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Curr Opin Crit Care. 2012 Dec;18(6):579-84. doi: 10.1097/MCC.0b013e328358e59c.

Disentanglement of the acute kidney injury syndrome.

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Department of Anesthesiology and Critical Care Medicine and Division of Renal Diseases and Hypertension, Department of Medicine, George Washington University Medical Center, Washington DC 20037, USA.



Acute kidney injury (AKI) is a clinical syndrome with many different causes. The Kidney Disease: Improving Global Outcomes consensus AKI definition has harmonized the study of AKI, yet effective clinical therapeutics are not available to treat most cases of AKI. In order to develop therapeutic interventions, an approach to AKI that subdivides the various causes of AKI into well codified subclasses of AKI may allow a process of 'disentanglement'.


Similar to the successful approach used in oncology, disentanglement refers to a process wherein various subtypes of a disease are inventoried (e.g., 10 subclasses of breast cancer). The various panels of sorted subtypes are then analyzed to determine whether there are similar pathophysiologic processes that are related to outcomes. Candidate therapeutics that mitigate these pathways are then tested in clinical trials in the corresponding subtypes to improve outcomes. Each successive step further clarifies which of the therapeutics is successful or not successful within each subclass of disease.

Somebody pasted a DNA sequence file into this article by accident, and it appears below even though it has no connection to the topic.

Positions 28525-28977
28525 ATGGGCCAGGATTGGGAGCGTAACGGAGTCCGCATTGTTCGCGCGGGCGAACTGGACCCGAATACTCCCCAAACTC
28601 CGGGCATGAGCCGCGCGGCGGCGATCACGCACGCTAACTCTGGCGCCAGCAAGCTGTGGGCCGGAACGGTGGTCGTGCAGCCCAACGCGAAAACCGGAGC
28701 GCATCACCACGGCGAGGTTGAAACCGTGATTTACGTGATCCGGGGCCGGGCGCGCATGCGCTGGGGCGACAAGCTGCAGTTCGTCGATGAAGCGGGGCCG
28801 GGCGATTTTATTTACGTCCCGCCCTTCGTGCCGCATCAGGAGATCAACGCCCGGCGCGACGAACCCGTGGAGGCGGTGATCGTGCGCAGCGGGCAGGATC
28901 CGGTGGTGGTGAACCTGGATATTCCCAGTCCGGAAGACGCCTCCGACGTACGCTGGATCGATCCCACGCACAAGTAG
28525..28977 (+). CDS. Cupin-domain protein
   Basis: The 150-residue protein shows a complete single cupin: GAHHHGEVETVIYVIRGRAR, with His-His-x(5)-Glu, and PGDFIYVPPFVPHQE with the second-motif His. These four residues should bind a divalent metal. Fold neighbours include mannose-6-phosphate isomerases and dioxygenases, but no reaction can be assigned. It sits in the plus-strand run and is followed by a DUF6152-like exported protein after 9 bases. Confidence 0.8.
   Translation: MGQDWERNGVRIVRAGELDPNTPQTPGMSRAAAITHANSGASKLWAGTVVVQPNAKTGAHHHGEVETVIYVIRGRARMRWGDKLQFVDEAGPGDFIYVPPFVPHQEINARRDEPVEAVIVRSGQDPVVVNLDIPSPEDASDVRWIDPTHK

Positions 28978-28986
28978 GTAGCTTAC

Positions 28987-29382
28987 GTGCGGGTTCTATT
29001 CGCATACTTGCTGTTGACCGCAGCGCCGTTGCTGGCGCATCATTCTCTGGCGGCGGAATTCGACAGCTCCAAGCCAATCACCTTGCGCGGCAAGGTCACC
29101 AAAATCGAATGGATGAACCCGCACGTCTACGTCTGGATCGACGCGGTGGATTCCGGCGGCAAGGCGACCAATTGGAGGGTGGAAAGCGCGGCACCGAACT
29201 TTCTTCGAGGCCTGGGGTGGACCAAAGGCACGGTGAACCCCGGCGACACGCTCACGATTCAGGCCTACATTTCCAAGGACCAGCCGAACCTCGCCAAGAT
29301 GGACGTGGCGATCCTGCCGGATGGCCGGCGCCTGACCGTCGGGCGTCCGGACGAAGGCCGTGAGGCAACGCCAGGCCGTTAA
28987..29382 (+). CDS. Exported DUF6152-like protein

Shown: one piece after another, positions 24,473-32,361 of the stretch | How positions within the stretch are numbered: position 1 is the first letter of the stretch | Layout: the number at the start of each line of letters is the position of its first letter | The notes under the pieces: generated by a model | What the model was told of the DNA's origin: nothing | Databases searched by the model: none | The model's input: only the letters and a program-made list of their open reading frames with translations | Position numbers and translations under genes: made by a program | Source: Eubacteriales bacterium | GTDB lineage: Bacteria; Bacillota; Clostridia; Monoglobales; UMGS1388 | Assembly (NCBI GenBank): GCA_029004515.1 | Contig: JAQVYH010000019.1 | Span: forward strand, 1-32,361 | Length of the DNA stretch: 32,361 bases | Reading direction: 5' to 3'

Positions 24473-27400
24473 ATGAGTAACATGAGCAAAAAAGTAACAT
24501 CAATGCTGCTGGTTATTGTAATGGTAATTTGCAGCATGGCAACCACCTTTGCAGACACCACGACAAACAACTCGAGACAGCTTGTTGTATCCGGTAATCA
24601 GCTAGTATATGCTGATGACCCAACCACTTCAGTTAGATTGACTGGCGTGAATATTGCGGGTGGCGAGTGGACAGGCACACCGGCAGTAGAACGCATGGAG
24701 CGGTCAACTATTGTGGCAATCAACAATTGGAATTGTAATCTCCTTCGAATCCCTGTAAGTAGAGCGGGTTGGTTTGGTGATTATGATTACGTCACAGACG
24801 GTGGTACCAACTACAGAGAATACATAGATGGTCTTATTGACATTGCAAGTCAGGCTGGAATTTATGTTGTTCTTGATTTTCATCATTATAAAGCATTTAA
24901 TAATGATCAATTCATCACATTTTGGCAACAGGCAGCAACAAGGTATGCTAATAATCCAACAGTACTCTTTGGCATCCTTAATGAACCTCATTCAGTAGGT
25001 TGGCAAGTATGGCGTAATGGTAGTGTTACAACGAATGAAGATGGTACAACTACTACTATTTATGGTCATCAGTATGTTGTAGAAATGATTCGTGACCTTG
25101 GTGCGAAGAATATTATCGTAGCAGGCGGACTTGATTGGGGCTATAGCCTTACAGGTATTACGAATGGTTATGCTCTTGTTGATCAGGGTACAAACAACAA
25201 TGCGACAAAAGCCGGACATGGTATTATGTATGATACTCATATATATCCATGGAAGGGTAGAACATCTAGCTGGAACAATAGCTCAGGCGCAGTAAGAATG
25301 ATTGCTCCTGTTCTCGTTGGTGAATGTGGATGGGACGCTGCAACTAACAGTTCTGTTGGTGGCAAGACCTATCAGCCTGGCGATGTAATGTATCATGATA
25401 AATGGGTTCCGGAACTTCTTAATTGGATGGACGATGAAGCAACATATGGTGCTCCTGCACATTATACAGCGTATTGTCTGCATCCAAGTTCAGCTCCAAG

Disentangling the AKI syndrome requires an approach of rigorous taxonomy, molecular diagnostics, and intense collaboration. This approach may be applied to other complex and heterogeneous syndromes like sepsis and acute respiratory distress syndrome as well, but this article only outlines this approach to AKI.

[Indexed for MEDLINE]

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